The Ombudsman's final decision:
Summary: The Ombudsman does not find there is evidence of fault in the Council’s refusal to allow crossover from Mr A’s home.
- The complainant, whom I shall refer to as Mr A, complains there was fault by the Council in refusing his application for a crossover from his home. He says it is unfair and he had to pay a significant fee.
The Ombudsman’s role and powers
- We investigate complaints of injustice caused by ‘maladministration’ and ‘service failure’. I have used the word ‘fault’ to refer to these. We cannot question whether a council’s decision is right or wrong simply because the complainant disagrees with it. We must consider whether there was fault in the way the decision was reached. (Local Government Act 1974, section 34(3), as amended)
- If we are satisfied with a council’s actions or proposed actions, we can complete our investigation and issue a decision statement. (Local Government Act 1974, section 30(1B) and 34H(i), as amended)
How I considered this complaint
- I have considered the complaint and the copy correspondence provided by the complainant. I have made enquiries of the Council and considered the comments and documents the Council provided. I have also discussed the complaint with the complainant and considered his comments on my draft decision.
What I found
- Mr A applied to the Council for permission to install vehicle access from his home to the street (a dropped kerb or crossover). The road is not subject to permit parking. In July 2018, the Council refused on the basis that a crossover would have an impact on parking in the area. It further noted that the area outside his home had been constructed specifically for parking and allowing crossover would have an impact on street parking.
- Mr A complained that he had received misleading advice in 2017 that his application would likely be approved. The Council replied that his application had been refused because of the impact on parking in the area. It stated that it could not find any official papers giving permission and so it could not see that it was properly assessed by the County Council at the time. The Council said it understood his reasons for applying but it could only consider the application against its guidelines. It explained the Council must assess the property not the requirements of the occupier. As there was an area clearly constructed for parking outside his home, creating a crossover would result in a loss of parking.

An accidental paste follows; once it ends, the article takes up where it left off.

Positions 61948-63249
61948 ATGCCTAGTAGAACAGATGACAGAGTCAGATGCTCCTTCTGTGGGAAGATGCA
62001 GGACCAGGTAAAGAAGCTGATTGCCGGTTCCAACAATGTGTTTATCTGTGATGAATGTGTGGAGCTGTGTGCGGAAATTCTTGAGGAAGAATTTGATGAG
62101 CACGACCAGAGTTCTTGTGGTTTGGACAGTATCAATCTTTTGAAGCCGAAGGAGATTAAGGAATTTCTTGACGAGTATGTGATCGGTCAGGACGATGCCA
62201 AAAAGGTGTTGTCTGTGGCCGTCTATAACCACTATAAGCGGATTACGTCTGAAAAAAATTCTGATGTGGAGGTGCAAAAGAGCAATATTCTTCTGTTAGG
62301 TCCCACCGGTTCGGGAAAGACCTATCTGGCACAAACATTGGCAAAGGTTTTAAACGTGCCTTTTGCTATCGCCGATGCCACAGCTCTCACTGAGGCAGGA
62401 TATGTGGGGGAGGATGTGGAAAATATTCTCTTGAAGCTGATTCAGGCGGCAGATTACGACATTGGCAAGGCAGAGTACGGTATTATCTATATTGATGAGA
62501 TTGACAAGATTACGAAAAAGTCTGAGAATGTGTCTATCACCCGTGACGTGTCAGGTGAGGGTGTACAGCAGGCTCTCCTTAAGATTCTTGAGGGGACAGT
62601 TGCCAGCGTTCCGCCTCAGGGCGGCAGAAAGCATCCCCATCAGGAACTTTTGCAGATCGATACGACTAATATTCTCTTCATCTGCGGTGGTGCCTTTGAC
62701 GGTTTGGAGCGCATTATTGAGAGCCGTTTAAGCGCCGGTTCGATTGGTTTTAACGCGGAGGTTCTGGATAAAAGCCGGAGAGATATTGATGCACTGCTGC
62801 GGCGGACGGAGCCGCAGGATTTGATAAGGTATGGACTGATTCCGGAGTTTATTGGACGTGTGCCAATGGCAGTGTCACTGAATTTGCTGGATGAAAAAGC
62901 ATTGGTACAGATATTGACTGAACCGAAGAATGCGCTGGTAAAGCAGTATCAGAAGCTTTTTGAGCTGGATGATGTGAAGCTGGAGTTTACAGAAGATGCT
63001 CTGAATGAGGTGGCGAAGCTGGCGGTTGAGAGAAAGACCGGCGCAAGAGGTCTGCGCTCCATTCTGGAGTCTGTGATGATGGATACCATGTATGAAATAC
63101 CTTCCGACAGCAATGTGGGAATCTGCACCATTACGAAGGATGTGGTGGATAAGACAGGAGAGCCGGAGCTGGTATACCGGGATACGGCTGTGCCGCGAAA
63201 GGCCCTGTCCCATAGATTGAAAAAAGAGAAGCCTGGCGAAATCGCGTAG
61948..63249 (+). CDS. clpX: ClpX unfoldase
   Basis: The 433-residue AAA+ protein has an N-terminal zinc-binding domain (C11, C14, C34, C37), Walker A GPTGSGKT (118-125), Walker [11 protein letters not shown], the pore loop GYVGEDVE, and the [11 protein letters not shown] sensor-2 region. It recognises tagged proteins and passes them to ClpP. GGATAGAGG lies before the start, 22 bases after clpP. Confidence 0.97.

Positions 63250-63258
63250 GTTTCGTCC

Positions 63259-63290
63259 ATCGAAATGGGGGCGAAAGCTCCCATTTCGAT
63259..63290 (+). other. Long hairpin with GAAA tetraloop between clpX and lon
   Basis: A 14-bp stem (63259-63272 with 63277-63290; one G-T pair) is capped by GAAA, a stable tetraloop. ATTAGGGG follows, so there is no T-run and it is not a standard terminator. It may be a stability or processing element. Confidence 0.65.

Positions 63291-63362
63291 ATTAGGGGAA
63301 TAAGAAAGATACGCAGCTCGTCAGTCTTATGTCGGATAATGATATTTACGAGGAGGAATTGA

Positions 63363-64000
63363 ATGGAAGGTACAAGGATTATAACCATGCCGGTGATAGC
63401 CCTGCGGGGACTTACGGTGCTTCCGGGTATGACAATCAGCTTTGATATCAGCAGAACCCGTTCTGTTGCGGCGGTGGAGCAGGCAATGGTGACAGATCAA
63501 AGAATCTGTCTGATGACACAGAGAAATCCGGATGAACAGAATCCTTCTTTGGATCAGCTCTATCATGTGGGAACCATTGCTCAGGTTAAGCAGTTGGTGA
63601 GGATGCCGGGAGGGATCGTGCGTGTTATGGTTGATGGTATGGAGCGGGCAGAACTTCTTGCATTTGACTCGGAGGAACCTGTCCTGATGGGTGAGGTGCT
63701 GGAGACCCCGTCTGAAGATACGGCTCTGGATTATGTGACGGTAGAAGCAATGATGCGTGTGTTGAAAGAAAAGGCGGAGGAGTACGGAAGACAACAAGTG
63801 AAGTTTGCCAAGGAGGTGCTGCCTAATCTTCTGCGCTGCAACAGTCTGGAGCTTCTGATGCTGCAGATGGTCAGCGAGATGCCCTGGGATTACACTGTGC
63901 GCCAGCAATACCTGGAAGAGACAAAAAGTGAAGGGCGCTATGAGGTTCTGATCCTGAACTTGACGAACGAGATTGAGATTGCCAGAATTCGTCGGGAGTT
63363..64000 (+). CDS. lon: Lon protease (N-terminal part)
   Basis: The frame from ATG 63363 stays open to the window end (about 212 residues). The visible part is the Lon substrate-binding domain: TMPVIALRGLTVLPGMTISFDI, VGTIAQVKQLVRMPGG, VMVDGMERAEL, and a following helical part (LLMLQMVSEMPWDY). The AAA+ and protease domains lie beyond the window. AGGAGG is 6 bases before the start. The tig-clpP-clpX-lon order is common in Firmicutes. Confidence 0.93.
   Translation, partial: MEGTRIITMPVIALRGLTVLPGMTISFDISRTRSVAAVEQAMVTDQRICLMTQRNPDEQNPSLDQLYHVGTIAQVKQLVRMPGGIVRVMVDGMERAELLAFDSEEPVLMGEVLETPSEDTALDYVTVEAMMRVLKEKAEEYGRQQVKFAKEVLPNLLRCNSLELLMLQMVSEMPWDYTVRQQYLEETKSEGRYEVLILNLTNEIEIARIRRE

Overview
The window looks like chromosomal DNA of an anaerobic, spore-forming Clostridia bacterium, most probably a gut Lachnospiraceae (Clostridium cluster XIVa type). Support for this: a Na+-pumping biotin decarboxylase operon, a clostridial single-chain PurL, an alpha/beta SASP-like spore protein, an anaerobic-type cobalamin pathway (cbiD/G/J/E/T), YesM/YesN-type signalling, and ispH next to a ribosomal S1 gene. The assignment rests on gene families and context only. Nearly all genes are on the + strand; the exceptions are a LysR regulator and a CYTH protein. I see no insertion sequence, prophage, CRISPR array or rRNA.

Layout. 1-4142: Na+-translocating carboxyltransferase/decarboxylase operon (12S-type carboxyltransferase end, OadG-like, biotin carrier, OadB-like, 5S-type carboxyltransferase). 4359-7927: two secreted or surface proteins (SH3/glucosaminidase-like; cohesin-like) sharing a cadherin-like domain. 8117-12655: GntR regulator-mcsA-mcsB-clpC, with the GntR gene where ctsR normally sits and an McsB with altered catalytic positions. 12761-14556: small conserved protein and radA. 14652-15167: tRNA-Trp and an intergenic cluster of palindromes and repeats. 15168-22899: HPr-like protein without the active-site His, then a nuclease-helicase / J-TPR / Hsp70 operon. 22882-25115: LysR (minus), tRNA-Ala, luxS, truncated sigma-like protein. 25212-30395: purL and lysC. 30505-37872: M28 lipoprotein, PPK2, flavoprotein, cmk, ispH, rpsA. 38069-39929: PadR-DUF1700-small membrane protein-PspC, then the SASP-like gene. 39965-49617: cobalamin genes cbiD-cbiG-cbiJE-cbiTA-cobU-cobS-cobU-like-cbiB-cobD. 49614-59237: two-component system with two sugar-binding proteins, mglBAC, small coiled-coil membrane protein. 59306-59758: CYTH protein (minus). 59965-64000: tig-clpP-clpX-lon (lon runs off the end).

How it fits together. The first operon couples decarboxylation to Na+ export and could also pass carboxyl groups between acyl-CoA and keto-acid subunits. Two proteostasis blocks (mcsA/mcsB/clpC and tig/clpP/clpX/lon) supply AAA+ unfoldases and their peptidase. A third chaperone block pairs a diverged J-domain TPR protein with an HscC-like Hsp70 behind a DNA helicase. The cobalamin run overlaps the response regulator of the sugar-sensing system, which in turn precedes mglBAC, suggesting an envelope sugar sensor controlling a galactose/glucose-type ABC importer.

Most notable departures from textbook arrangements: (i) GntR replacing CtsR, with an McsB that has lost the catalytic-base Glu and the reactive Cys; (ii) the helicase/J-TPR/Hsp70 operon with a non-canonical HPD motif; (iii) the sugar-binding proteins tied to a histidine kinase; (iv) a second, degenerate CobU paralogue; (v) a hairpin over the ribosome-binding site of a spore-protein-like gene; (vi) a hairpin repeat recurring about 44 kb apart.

- Mr A complained further that Council officers had advised that the situation in his road was not straightforward and he had waited for confirmation from these officers. This had delayed matters. He also stated that other residents nearby had crossovers and a layby had been created. In his view, the Council had ignored the impact on parking when it allowed the layby.
- The Council replied that it did not comment on other approved applications which may have been approved under different criteria that were in place at the time.
- The Council has explained it considered Mr A’s application according to its criteria. This states under D: Impact on Parking in the area, that applications “will be refused where highway parking is managed to the benefit of residents e.g. permit parking area.”
- In Mr A’s case while it is not a parking permit area, there is a grasscrete parking area for residents in front of Mr A’s home. The Council’s criteria refers to a parking permit area as an example, in this section, so I do not consider there is apparent fault in the Council considering the existing grasscrete parking area and the impact on it when making a decision.
- The Council has explained it does not comment on crossovers which it has approved in the past because these may have been approved under different criteria. I consider there is no apparent fault here. In addition, each application must be considered according to current guidelines and criteria and on its own merits.
- I have not found fault by the Council. I have completed my investigation and close the complaint.
Investigator's decision on behalf of the Ombudsman